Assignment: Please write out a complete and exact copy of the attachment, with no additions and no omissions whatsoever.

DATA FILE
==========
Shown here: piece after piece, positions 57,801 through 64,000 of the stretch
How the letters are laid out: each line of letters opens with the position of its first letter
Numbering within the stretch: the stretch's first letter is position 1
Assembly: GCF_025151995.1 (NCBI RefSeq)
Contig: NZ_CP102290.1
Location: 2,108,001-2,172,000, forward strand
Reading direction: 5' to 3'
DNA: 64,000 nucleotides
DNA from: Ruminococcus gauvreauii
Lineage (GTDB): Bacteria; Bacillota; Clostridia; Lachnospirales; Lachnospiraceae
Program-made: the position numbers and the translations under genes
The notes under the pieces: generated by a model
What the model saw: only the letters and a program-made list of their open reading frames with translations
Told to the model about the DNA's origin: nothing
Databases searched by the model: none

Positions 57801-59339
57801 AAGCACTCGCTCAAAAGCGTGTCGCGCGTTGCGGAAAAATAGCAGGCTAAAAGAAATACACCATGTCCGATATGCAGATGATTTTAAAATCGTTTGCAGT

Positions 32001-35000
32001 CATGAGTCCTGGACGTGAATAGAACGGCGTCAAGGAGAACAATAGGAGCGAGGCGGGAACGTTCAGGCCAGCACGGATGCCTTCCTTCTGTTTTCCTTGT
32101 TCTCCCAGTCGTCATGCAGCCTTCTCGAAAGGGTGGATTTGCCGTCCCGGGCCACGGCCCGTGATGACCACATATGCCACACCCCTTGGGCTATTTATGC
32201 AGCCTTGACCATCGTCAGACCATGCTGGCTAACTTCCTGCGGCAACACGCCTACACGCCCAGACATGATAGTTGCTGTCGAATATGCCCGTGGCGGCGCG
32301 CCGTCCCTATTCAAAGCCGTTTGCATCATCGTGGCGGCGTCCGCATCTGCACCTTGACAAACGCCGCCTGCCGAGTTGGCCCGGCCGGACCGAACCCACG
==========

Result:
Shown here: piece after piece, positions 57,801 through 64,000 of the stretch
How the letters are laid out: each line of letters opens with the position of its first letter
Numbering within the stretch: the stretch's first letter is position 1
Assembly: GCF_025151995.1 (NCBI RefSeq)
Contig: NZ_CP102290.1
Location: 2,108,001-2,172,000, forward strand
Reading direction: 5' to 3'
DNA: 64,000 nucleotides
DNA from: Ruminococcus gauvreauii
Lineage (GTDB): Bacteria; Bacillota; Clostridia; Lachnospirales; Lachnospiraceae
Program-made: the position numbers and the translations under genes
The notes under the pieces: generated by a model
What the model saw: only the letters and a program-made list of their open reading frames with translations
Told to the model about the DNA's origin: nothing
Databases searched by the model: none

Positions 57801-59339
57801 AAGCACTCGCTCAAAAGCGTGTCGCGCGTTGCGGAAAAATAGCAGGCTAAAAGAAATACACCATGTCCGATATGCAGATGATTTTAAAATCGTTTGCAGT

Positions 32001-35000
32001 CATGAGTCCTGGACGTGAATAGAACGGCGTCAAGGAGAACAATAGGAGCGAGGCGGGAACGTTCAGGCCAGCACGGATGCCTTCCTTCTGTTTTCCTTGT
32101 TCTCCCAGTCGTCATGCAGCCTTCTCGAAAGGGTGGATTTGCCGTCCCGGGCCACGGCCCGTGATGACCACATATGCCACACCCCTTGGGCTATTTATGC
32201 AGCCTTGACCATCGTCAGACCATGCTGGCTAACTTCCTGCGGCAACACGCCTACACGCCCAGACATGATAGTTGCTGTCGAATATGCCCGTGGCGGCGCG
32301 CCGTCCCTATTCAAAGCCGTTTGCATCATCGTGGCGGCGTCCGCATCTGCACCTTGACAAACGCCGCCTGCCGAGTTGGCCCGGCCGGACCGAACCCACG